Cohort member Andre Bryan is Managing Partner of Bridgeport Group, a global supply chain company that manages inventory for clients in the industrial sector. The business is headquartered in Cleveland and soon is expected to have distribution centers in Michigan, Kentucky, California and Florida. Bridgeport has provided consulting services to Cleveland Clinic in the past; Bryan was eager to participate in the mentorship program to better his chances of expanding that business in the future.

“I want to really understand the operations of healthcare inventory management,” Bryan says. “I know it’s critical and sensitive, so it’s important to really understand where they are spending money, how it works and how we can make our company fit the hospital’s needs.”

Chelsea Treboniak is owner of Critical Ops, a business integration services company based in Westlake, Ohio. During the closing event of the Supplier Accelerator program, she described the program as “an invaluable opportunity to share and grow a company that’s here to stay. I’ve got pages and pages of notes that I’ve shared with our team.”

Even small lessons can have a positive impact. Treboniak learned tips for using parentheses for improving searches on LinkedIn.

“It was amazing,” she says. “I came back and we hired six people on the spot for a contract we had. Truly enabling your company through technology with just a basic addition was fantastic.”

In 2006, Gabrielle Chrisman was the solopreneur who founded Hunter International, a STEM-focused staffing and recruiting firm. Now the company has 450 employees. “We fill the toughest jobs for our customers all over the world, primarily in science, technology, engineering and mathematics.”

Chrisman’s interest in participating in the DEI Supplier Accelerator program stemmed in part from her confidence that she would make strong peer connections.


“I knew that because of the criteria used for selecting the cohort, there would be a wonderful group of likeminded local business owners,” she says. “The cohort is inspiring for what they’re doing every day. I know how hard it is to be an entrepreneur, and so we have so much respect for one another.”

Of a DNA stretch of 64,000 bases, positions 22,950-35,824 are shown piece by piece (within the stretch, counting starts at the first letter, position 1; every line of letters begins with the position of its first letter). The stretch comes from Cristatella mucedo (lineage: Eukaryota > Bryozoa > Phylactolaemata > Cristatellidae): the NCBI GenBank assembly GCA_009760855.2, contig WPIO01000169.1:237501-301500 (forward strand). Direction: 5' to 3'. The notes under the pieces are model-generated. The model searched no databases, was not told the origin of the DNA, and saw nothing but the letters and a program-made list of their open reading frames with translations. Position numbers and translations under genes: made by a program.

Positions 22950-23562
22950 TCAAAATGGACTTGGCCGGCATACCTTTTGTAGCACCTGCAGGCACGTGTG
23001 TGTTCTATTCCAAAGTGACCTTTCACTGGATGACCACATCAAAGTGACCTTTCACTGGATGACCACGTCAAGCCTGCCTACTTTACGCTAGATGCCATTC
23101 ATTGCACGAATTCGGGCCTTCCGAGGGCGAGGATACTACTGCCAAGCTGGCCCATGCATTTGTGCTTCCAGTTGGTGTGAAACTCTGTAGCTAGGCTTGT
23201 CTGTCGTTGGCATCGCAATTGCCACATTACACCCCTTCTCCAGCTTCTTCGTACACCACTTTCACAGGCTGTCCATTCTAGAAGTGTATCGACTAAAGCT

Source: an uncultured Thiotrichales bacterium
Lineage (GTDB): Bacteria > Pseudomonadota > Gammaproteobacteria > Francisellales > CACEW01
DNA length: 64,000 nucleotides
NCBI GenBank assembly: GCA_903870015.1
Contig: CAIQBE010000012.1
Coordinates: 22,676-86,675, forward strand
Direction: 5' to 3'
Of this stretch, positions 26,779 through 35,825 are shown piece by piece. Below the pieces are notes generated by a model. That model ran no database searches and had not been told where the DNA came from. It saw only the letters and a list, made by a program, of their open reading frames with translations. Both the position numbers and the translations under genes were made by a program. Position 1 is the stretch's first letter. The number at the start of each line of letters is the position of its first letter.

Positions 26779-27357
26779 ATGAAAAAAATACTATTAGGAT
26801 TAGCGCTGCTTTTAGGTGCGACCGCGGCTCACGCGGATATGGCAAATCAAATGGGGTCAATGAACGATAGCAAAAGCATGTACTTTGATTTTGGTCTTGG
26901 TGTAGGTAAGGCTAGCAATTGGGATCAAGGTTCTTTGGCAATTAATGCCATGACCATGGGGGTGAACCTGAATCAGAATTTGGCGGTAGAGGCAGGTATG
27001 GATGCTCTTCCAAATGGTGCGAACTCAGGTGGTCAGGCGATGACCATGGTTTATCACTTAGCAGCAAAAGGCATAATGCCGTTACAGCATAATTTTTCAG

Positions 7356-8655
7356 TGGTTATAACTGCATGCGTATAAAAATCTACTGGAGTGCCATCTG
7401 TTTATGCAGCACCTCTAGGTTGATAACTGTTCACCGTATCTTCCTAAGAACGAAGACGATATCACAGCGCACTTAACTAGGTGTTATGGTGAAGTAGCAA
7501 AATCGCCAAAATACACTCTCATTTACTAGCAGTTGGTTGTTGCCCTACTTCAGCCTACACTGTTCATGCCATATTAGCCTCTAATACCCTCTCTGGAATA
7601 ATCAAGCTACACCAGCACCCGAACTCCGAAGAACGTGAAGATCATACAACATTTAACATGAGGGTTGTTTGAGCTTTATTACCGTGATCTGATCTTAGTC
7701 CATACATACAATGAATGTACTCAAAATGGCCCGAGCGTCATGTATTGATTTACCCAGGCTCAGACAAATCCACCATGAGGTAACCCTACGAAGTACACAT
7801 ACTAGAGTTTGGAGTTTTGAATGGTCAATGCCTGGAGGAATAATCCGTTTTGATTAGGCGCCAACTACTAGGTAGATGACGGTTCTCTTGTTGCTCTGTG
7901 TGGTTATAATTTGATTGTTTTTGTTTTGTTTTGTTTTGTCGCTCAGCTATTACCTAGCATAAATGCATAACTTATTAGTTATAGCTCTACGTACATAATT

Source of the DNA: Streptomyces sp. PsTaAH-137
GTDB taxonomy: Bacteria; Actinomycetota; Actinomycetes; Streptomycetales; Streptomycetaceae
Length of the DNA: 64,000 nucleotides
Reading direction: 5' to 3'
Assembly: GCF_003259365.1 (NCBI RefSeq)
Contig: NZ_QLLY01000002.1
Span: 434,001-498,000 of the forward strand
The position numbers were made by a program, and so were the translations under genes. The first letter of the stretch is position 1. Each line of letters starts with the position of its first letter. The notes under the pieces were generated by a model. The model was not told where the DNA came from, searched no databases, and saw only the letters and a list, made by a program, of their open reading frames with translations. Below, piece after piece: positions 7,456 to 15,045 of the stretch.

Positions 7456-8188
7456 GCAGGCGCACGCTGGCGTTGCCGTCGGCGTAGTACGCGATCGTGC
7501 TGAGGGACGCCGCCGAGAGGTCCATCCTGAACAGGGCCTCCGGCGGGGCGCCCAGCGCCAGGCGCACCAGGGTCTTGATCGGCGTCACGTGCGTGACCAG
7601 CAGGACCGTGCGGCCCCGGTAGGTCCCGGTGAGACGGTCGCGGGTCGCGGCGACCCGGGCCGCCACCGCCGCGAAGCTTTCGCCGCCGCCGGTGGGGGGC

Although Hunter International’s business is staffing and recruiting, Chrisman gained valuable insights about employee retention.

“We learned so much about current employee engagement with real tools that we can implement for our employees,” she says. “So much focus tends to be on new employees.”

For Rhoni Thompson of R.L. Cole Enterprise, a trucking company, one of the most important takeaways from the program was a better understanding of how to market her business.

“I haven’t done a lot of marketing, and not because I didn’t want to, but because I didn’t know what to market or how,” she says. “I also wondered who was going to pay attention. So the big takeaway for me was that I learned that if I’m working for you, you, directly, are my customer. How do I market to you? And more than just you. I need to market to different people inside a company.”

As the DEI Supplier Accelerator program moves forward, Algeri says leaders will be looking for ways to build on what participants have learned.

“One area of opportunity we will explore is how we can continue to add value for our alumni network, including opportunities for further education, networking and other opportunities,” he says. “We will also be looking at ways to expand the impact of our program.”